Fad diets have been around for decades. They are successful, in the short-term, because they promise quick weight loss. However, those of us who have been in the health profession for many years know that quick results does not mean healthy, safe or long-lasting. In this blog, I will discuss the detrimental effects of fad diets and what diet many experts now prove is the safest, healthiest and provides the best long-term results.
A World Seeking Perfection
The desire for the “perfect body” has plagued our society for decades, maybe even centuries. It’s an epidemic that has killed, or almost killed, many people. The media consistently shows people in pictures that seem to be perfect. Although, many pictures have been altered. Let me give you an example of this. The other day I noticed Oprah on the cover of the latest O magazine. She looked quite slim in her face and body. Yet, I had just seen her in a live episode of Super Soul Sunday and she looked nothing like that. Even Oprah, or the people who advise her, don’t think she’s good enough to be on the cover of her own magazine without the help of Photoshop. It’s sad. She’s a beautiful and influential woman who you’d think would be confident enough to show herself exactly as she is.
But this is my point.
Pick up any magazine, or turn on any social media platform and you will see people living this so-called perfect life with these so-called perfect bodies. We then see these same people, who have seen some personal results, promoting extreme, fad diets to the public. These individuals giving health and nutrition advice are not qualified to do so and are placing the people who follow and trust them at risk of adverse health problems.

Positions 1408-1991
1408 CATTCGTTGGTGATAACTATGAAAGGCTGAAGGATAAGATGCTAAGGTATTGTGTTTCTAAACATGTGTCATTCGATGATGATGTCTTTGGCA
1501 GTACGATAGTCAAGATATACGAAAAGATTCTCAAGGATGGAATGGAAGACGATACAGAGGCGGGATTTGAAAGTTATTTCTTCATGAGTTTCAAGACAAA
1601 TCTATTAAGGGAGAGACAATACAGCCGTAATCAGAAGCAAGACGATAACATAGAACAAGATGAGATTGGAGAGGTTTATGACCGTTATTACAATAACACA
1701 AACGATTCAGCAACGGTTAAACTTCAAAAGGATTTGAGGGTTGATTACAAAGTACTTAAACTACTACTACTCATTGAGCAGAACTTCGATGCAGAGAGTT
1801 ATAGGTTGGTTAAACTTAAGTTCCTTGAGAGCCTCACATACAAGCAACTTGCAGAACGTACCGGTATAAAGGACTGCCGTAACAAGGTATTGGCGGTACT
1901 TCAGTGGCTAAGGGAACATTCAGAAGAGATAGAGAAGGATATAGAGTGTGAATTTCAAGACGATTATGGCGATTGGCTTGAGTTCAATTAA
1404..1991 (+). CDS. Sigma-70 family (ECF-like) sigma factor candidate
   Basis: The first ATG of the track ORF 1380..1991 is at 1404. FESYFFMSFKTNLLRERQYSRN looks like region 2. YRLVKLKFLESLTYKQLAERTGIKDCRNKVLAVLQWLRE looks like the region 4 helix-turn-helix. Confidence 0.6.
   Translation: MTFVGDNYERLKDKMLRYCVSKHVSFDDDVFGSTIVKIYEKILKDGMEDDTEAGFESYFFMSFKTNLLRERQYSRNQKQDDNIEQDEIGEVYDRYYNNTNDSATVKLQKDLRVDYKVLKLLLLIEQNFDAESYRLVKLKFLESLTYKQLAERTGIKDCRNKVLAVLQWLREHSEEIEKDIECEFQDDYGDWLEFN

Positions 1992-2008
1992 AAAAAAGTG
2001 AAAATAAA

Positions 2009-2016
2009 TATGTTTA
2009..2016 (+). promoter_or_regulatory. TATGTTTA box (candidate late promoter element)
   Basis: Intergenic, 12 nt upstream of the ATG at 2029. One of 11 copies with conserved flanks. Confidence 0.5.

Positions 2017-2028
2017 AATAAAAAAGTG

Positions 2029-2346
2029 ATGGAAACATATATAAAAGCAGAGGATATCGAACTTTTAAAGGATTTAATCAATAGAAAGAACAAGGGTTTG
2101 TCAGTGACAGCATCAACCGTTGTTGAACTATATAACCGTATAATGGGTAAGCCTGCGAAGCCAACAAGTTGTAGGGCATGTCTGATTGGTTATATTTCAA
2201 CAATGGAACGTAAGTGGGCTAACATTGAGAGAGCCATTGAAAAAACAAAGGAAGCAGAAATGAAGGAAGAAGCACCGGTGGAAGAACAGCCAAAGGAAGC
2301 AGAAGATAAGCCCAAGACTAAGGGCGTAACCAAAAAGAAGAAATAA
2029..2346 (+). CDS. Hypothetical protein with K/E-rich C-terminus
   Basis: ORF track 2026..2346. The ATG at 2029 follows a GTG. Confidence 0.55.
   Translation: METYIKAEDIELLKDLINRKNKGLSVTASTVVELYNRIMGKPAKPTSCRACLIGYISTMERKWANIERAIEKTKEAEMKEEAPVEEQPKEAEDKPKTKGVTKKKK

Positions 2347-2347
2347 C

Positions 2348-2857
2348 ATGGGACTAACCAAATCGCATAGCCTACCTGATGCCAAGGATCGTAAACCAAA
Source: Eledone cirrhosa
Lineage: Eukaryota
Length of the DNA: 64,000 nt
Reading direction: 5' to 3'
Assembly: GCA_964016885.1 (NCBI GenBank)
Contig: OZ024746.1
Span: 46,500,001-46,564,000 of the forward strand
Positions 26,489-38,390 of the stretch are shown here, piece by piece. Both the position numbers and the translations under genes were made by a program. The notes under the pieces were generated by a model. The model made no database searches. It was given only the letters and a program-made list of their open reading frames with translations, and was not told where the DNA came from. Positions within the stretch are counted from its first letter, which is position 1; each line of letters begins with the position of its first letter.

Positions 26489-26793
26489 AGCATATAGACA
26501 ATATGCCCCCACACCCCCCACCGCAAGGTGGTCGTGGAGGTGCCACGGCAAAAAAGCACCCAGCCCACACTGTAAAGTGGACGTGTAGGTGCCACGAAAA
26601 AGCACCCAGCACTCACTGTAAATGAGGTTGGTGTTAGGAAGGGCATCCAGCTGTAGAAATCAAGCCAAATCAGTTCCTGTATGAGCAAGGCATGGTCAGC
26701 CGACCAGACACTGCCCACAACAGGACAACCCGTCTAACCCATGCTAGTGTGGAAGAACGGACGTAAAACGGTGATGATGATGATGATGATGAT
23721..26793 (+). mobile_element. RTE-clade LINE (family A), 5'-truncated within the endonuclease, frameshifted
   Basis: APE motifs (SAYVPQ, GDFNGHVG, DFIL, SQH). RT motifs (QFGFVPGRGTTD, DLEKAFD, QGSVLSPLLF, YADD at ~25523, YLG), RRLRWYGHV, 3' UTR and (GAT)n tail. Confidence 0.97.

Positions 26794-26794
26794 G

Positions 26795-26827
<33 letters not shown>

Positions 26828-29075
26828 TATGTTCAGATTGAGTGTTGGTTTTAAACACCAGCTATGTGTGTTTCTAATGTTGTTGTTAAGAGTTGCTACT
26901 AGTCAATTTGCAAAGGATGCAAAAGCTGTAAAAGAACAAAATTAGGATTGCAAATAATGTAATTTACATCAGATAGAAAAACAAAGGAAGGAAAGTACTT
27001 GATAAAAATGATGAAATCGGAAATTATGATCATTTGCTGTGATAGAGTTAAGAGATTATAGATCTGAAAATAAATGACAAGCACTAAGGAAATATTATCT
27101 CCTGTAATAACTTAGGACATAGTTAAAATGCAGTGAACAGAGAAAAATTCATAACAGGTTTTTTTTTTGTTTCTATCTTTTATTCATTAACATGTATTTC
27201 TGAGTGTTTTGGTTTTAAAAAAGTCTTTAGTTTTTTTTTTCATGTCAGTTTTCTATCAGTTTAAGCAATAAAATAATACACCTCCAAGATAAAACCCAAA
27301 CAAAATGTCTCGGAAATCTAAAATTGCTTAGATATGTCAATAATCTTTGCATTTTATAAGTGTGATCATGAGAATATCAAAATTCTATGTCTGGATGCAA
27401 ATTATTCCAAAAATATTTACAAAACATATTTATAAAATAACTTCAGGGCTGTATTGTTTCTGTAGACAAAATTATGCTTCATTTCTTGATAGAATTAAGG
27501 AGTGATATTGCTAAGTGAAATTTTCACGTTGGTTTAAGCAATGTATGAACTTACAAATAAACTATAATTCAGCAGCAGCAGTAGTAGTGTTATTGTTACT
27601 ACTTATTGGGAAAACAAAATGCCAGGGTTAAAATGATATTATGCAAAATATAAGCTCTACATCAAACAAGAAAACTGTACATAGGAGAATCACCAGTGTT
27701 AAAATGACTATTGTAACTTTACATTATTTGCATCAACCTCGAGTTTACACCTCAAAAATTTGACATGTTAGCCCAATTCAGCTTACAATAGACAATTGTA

Many young people believe that they are worthless unless they have the perfect body or are showing off their bodies in inappropriate ways online. Girls as young as eight years of age have eating disorders because they want to have the perfect body. I have even fallen prey to this. I have felt very insecure about my body for as long as I can remember. Even though my body is healthy and strong I have never felt good enough because someone has made a comment about my weight or I’ve seen women online, or in the media, who look better. Luckily, I am making healthier choices now and appreciating my body for being healthy and strong even as I get older.
Part of my mission has been to help women love themselves and realize they don’t have to go to extremes to be healthy and look great! That is why I get frustrated when I hear people say they are on the latest fad diet. What usually follows, is that they feel deprived, tired, irritable and in some cases even sick.